To determine the cost of full and fractional shares issued as a result of stock splits and stock dividends, a portion of the cost basis of the underlying shares on which the split or dividend was paid should be allocated to the new shares received using the figures on the list of stock dividends and stock splits. The cost basis of the underlying shares will then be reduced by the amount allocated to the new shares received.
For example, if the cost of one share of stock acquired prior to the effective date for the 2 for 1 stock split was $100, the cost of the original one share is reduced by 50% as a result of the 2 for 1 stock split and the cost assigned to the one share received from the stock split is 50% of the original cost of the one share. As a result of the stock split and the cost adjustment the stockholder now has two shares, each with a cost basis of $50 a share. A cost adjustment should be made each time the stock splits.
From just prior to the stock split record date, through the stock split distribution date, two separate markets will exist for IBM. The "regular way" market will continue to trade at the higher, pre-split price. Since sellers in the market at the "regular way" price will receive full value for the shares they sell, they are not entitled to the split shares they will receive by virtue of their being holders on the record date, so they transfer the split shares to their buyers by means of "due bills." The redemption date for due bills is June 1, 1999.
Stockholders might alternatively want to sell shares before the split distribution date at the lower post stock split price, and this is accomplished by the establishment of a "when issued" post-split price. The "when issued" price is approximately one-half of the regular pre-split price, to reflect the pending 2 for 1 split . "When issued" trading ceases after the market closes on the distribution date. When you sell shares at the lower "when issued" price you normally are entitled to receive the stock split shares on the shares you sold.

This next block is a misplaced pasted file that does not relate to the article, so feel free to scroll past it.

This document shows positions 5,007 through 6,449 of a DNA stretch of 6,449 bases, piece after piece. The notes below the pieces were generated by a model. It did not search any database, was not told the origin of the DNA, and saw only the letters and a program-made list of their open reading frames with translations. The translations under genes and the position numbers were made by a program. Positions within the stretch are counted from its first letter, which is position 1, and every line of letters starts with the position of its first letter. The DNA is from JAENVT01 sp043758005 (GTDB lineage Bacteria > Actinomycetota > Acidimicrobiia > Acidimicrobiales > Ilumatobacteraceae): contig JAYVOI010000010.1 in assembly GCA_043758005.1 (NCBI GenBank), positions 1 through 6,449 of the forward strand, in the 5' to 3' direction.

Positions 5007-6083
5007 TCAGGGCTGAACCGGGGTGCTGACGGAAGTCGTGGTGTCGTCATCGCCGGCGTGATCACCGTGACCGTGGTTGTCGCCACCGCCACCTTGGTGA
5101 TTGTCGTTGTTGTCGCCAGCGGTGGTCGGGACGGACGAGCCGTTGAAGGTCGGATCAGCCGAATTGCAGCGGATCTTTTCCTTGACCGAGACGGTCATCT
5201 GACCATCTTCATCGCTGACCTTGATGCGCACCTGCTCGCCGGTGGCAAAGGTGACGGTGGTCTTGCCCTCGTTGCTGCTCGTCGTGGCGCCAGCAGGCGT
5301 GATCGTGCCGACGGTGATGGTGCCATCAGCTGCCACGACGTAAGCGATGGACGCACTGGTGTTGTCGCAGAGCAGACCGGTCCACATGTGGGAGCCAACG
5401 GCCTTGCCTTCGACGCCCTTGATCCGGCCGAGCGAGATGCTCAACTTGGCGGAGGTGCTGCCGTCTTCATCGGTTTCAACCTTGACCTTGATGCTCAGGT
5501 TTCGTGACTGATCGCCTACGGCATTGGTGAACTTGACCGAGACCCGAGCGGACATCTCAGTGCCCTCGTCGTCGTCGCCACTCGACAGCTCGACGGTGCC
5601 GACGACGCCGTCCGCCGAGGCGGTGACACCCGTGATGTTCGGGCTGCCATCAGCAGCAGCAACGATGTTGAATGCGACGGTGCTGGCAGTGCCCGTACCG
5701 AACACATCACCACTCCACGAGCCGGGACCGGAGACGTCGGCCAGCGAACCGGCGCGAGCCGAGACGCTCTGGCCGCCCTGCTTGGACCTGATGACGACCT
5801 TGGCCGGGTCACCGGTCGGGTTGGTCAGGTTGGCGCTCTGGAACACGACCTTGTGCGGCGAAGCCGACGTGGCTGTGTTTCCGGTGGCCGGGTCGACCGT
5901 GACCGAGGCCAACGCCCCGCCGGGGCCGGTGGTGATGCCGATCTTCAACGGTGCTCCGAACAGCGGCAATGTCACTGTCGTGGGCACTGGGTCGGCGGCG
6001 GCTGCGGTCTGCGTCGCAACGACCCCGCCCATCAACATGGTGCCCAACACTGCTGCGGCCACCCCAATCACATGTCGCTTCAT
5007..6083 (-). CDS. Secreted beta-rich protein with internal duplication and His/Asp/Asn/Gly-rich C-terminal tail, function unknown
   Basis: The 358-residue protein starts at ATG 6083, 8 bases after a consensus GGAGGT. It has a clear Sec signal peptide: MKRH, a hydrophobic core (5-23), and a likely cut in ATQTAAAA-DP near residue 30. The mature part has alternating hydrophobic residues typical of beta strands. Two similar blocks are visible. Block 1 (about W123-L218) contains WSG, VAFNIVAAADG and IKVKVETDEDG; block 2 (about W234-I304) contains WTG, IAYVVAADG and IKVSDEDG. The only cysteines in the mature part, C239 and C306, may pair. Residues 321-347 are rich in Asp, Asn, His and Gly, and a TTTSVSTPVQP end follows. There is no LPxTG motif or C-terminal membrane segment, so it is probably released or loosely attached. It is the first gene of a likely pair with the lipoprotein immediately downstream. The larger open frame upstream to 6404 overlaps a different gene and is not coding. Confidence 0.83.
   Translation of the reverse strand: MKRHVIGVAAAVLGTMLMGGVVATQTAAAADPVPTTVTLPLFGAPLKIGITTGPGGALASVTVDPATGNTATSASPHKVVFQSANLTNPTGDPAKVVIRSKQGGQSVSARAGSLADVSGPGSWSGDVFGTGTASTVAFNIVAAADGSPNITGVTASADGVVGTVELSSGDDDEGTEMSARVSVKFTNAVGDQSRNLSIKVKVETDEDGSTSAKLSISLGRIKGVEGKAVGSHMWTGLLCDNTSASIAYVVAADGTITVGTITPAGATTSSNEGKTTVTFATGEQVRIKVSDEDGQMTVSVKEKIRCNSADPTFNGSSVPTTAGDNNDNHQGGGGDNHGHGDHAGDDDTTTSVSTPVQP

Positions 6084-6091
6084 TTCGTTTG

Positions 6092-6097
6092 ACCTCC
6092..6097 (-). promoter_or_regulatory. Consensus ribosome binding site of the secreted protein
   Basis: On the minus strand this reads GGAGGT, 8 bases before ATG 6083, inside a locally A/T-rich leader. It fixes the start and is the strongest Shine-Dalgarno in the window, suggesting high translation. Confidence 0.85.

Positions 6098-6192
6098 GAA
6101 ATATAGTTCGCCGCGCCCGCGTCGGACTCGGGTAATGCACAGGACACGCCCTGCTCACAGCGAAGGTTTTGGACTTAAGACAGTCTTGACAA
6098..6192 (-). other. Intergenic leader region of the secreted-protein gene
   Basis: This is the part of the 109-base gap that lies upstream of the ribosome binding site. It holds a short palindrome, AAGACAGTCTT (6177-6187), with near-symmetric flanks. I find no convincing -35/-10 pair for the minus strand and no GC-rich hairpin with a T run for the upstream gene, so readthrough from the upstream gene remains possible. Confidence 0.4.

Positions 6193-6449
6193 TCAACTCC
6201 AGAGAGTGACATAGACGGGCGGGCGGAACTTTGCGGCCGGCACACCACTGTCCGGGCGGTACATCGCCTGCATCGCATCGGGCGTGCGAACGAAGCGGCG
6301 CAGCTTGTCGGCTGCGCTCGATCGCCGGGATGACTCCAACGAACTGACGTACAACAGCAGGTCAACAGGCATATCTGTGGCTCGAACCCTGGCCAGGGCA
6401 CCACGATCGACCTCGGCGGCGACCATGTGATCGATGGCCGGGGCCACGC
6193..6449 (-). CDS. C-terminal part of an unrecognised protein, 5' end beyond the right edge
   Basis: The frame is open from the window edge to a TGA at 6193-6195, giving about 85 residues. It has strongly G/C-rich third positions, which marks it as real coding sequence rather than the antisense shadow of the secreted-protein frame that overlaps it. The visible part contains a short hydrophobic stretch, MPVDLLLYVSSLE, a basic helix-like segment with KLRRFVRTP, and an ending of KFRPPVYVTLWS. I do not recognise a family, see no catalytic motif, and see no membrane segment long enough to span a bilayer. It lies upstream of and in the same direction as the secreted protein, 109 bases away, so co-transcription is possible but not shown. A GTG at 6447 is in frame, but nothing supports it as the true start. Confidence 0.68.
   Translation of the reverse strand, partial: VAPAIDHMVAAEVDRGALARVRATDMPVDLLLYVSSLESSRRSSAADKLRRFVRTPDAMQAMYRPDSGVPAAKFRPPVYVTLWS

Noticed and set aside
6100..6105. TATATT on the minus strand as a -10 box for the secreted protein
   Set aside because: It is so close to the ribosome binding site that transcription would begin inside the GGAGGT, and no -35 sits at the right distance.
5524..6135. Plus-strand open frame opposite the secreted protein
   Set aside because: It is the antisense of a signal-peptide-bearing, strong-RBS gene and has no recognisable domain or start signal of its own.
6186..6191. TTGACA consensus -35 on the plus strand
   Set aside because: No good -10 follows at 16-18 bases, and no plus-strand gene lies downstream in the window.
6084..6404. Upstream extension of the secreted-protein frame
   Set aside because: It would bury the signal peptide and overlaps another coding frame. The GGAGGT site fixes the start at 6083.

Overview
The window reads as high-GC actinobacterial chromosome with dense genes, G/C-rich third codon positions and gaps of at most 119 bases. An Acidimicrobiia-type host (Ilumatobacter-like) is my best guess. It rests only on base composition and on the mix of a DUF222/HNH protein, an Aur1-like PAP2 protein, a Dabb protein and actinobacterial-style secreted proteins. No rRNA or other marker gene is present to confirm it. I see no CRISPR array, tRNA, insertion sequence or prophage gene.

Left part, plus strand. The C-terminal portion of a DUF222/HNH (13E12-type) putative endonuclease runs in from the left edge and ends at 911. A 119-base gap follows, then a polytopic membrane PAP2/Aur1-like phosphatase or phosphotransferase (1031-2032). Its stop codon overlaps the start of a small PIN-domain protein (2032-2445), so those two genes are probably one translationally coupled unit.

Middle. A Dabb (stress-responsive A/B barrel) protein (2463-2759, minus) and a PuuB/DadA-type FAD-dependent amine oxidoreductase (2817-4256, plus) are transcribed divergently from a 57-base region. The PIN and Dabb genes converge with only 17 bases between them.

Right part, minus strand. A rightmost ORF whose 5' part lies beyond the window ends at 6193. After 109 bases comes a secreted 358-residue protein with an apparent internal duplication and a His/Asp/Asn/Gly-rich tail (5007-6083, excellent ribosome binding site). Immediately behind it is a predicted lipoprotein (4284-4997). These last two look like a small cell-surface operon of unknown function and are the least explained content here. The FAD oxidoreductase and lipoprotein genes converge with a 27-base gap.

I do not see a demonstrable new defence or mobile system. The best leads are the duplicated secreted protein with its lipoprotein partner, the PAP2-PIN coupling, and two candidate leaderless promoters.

If you buy stock at the "regular way" price, you normally are entitled to receive the stock split shares. If you buy stock at the "when issued" price, you normally are not entitled to receive the stock split shares.
From May 6 through May 26, IBM stock will trade at both the "regular way" and "when issued" prices and these prices will be reflected in the stock tables found in many newspapers and through other quote services. IBM will again trade at only one price on May 27, the day after the stock split share distribution.
IBM's stock split is not subject to U.S. Federal income tax. However, when you sell stock split shares or any other shares of IBM common stock owned as of a stock split record date, you must adjust your cost basis to properly reflect this split in order to determine your gain or loss. You should contact your tax advisor with any questions you have about calculating your cost basis.
Book entry allows share ownership without stock certificates. This system is similar to that used with investments in a mutual fund or a corporate dividend reinvestment plan. You do not need to be enrolled in a dividend reinvestment plan to have book entry ownership.
Registered stockholders hold their book entry shares with the transfer agent, Computershare, which serves as the recordkeeper. When there is a transaction on the stockholder's account, the transfer agent records the transaction and mails a statement to the stockholder reflecting the transaction and the total number of shares owned. Stockholders may also request a book entry statement at any time.
When shares are held in book entry, you are relieved of the responsibility of storing a certificate and the risk of, and replacement cost associated with, the potential loss of the certificate. You can also sell book entry stock directly through the transfer agent or you can request a stock certificate at any time. Most IBM stockholders of record already have a book entry position at Computershare, formerly known as EquiServe. The 1997 two-for-one stock split was also handled with book entry.
Book entry ownership provides these benefits to stockholders: